Recovery is not optimized without the right preparation. Eccentric muscle contractions—used in decelerating, sprinting, plyometrics and jumping—are continually performed during strength and conditioning exercises to increase muscle size and strength. Eccentric contractions cause primary muscle damage (G. Howatson & van Someren, 2007) and lead to an inflammatory response that impairs muscle function (Glyn Howatson & van Someren, 2008).
Consequently, structural damage to the muscle results, especially from frequent, or rarely performed, eccentric muscle contractions. This may result in signs and symptoms associated with exercise-induced muscle damage (EMID), which include:
Increase in muscle soreness
Reduction in muscle function (Paulsen, Mikkelsen, Raastad, & Peake, 2012)
Inflammatory response (Pizza, Peterson, Baas, & Koh, 2005)
Other bioactive ingredients in beetroot juice make it an ideal nutritional supplement to accelerate recovery. Nitric oxide may act as an anti-inflammatory (Jädert et al., 2012). The high nitrate content of beetroot is accompanied with phenolic acids, flavonoids, carotenoids and betalains. Betalains provide antioxidant, anti-carcinogenic and anti-inflammatory properties (El Gamal et al., 2014).
The first study to demonstrate the recovery power from beetroot juice is from Clifford, Bell, West, Howatson and Stevenson (2016). The study explored the effect of an acute dose of beetroot juice on recovery using 30 healthy, recreationally active men. The strenuous eccentric-heavy exercise consisted of 100-drop jumps because high intensity plyometric exercise is suggested to result in significant EIMD (Glyn Howatson et al., 2012). All jumps had a 10 s rest, and there was a 2 min rest following each set of 20 jumps.
Participants received either:
High dose of beetroot juice
Low dose of beetroot juice
Participants took their assigned treatments (high, low or placebo):
DAY OF EXERCISE (3 servings) One 30 min post-exercise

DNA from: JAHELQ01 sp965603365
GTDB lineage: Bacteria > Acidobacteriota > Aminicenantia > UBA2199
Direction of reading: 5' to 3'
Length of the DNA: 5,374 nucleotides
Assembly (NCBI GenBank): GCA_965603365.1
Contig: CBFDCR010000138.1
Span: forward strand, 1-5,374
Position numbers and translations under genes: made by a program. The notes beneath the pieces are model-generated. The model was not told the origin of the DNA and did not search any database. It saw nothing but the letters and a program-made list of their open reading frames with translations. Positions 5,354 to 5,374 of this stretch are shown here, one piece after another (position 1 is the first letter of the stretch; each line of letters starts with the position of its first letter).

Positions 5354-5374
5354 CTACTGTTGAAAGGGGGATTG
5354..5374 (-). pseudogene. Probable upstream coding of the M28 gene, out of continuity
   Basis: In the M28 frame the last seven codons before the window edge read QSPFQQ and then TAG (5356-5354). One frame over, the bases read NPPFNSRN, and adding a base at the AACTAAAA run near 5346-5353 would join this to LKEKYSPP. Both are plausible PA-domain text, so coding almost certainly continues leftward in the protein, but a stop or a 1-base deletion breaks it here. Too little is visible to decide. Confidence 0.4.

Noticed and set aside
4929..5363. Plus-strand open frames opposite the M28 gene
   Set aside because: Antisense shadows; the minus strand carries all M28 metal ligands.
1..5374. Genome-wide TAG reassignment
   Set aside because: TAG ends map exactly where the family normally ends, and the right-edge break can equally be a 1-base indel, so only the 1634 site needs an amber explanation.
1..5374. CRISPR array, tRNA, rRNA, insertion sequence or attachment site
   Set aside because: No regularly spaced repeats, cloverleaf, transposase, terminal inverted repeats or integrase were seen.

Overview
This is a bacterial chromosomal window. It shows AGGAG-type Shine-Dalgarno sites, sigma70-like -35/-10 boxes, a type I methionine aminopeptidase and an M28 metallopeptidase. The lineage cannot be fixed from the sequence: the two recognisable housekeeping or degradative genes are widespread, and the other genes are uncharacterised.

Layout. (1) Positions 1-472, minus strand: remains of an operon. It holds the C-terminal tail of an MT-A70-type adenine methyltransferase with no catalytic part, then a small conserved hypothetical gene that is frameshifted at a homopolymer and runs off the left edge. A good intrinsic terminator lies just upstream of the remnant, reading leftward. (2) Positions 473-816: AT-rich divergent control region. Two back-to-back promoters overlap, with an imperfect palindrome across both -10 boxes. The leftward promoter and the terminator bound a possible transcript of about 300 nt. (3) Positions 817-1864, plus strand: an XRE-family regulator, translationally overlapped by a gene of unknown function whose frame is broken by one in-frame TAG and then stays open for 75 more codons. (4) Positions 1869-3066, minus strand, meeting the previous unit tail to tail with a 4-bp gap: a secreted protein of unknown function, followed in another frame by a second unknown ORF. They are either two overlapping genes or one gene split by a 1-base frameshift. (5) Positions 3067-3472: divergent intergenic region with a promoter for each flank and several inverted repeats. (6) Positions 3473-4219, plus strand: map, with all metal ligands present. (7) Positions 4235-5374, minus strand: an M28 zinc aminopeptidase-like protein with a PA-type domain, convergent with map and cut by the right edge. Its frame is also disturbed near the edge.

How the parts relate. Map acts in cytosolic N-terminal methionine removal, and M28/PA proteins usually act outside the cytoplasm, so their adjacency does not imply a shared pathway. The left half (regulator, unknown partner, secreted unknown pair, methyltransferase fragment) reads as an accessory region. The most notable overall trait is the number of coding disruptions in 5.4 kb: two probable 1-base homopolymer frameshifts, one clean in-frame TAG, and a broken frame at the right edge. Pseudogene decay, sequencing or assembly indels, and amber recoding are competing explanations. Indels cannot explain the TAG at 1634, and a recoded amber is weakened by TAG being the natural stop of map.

One 2 h post-exercise
One with dinner
24 H POST-EXERCISE (2 servings) Adapted from Clifford et al. (2016). One 30 min after leaving the lab
One with dinner
48 H POST-EXERCISE (2 servings) One 30 min after leaving the lab
One with dinner
The men performed counter movement jumps (CMJ)—a rapid descent into a squat followed by a vertical jump with max force. They were instructed to keep hands on their hips to prevent the aid of an arm swing. In between each of the three jumps there was a 30 sec passive recovery.
High beetroot juice supplementation for 3 days produced the quickest recovery of CMJ 48 h and 72 h post-exercise
Muscle soreness reduced 24-72 h post-exercise from drinking the low concentration (125 ml) and high concentration (250 ml) beetroot juice
Percent changes for pressure pain threshold (PPT) pre- and post-muscle-damaging exercise. High and low dose beetroot juice resulted in a smaller change of PPT (i.e., less muscle pain) compared to placebo.
WHY IS THIS IMPORTANT? Recovery is crucial to any successful training program. The study demonstrates the importance of continual consumption of beetroot juice to aid recovery so that athletes can return to training without EIMD holding the athlete back.
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